According to Erar, the platform of non-governmental organizations for development, global learning, and humanitarian aid, SLOGA, received a total amount of 1,342,077.45 euros in the period from 2006 to 2020. The Ministry of Foreign Affairs of the Republic of Slovenia paid the highest amount, as it contributed 794,196.62 euros.

In the period from 2003 to 2020, 37,256.07 euros were transferred to the account of the Gallus J. Carniolus Institute. Tourism Kranjska Gora (13,979.30 euros) and the City of Ljubljana (9,512.07 euros) gave them the highest amounts.

The Slovenian Organic Farmers’ Association, which also has its headquarters at Metelkova 6 in Ljubljana, received a total of 1,071,368.83 euros, Erar reveals.

In the period from 2003 to 2020, the Vitkar Institute received a total of 958,880.15 euros of public money, with the Ministry of Culture (375,847.32 euros) and the City of Ljubljana (321,595.75 euros) contributing the most.

The Centre for Slovenian Literature is an institute for literary and publishing activity, which, according to Erar, received a total amount of 938,822.33 euros in the period from 2003 to 2020. The Public Book Agency of the Republic of Slovenia (555,898.04 euros) and the Ministry of Culture of the Republic of Slovenia (368,534.80 euros) paid them the highest amounts.

In the period from 2010 to 2020, the Retro-Avant-Garde Association received a total of 446,258.48 euros of public funds, of which the Ljubljana Festival contributed the most.

As we can see from the publicly available data of the Erar application, which shows the spending of public money, it is obvious that all of the non-governmental organizations that have their premises on Metelkova received public funds at some point or the other but are now protesting the ministry’s call for eviction of premises, as this call means the end of being rent-free. Nevertheless, there are those who have sided with the non-governmental organizations, one of them being Tanja Fajon, the president of the SD party, who emphasized the following: “Minister Simoniti denied hospitality to the NGOs. They will throw the Peace Institute, ŠKUC, City of Women, and others out. If you do not agree with the current government and you are critical of it, it punishes you. Dear Minister, if you have any integrity, withdraw your intentions immediately. #metelkovamesto.” Unlike her, the Minister of the Interior, Aleš Hojs, critically pointed out: “According to @24ur_com, all these associations have not paid any rent for the business premises in the last decade or more. During the same period, they received millions of euros in grants from the state. The know-how that can only be defended by those like the SD party, which is used to living in houses that were stolen.”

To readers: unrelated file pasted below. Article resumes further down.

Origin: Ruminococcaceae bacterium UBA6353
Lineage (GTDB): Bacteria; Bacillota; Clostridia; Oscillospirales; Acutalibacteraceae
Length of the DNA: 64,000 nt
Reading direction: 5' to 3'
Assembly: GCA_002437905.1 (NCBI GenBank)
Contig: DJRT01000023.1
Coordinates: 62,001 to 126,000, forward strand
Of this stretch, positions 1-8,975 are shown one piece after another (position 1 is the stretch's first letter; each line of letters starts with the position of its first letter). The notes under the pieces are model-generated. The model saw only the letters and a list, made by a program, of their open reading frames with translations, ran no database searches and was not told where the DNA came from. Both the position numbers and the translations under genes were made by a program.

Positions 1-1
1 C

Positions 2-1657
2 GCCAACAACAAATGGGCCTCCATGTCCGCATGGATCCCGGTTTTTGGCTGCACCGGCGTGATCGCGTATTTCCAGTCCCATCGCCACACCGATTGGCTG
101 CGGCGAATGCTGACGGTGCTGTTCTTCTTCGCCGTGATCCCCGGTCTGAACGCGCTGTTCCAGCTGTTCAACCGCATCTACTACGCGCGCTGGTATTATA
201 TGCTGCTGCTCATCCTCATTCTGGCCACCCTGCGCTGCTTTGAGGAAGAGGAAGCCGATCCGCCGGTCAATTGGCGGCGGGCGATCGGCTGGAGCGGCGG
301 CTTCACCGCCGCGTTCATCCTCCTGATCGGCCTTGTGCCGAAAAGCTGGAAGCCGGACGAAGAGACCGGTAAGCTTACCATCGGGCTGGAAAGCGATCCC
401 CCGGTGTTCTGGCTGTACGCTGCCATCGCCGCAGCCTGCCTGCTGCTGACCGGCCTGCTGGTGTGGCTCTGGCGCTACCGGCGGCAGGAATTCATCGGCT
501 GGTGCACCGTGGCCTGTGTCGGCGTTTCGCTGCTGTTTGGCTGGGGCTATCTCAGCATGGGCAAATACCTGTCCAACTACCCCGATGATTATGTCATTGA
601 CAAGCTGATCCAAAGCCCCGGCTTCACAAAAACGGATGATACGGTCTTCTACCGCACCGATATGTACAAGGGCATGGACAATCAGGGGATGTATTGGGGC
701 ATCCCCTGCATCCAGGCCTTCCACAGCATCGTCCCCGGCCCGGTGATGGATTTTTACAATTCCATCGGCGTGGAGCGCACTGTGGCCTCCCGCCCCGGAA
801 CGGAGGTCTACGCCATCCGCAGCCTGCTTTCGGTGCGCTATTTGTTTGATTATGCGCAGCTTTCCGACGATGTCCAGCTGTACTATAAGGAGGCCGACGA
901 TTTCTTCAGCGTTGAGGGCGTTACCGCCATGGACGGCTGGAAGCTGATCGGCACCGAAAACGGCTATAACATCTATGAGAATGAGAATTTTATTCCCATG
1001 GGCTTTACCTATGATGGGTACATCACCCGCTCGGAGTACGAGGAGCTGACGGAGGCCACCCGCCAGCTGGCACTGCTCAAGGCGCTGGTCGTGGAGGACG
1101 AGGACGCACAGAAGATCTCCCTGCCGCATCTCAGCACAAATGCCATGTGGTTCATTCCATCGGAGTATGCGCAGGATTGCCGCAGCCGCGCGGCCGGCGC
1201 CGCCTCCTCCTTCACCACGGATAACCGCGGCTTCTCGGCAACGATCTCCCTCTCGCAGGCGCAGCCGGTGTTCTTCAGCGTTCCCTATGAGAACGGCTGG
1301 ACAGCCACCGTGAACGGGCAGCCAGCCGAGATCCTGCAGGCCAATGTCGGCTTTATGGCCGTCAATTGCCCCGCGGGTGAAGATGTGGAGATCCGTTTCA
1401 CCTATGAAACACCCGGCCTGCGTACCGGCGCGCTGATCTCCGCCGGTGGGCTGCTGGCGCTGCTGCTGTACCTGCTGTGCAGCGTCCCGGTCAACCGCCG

Nina Žoher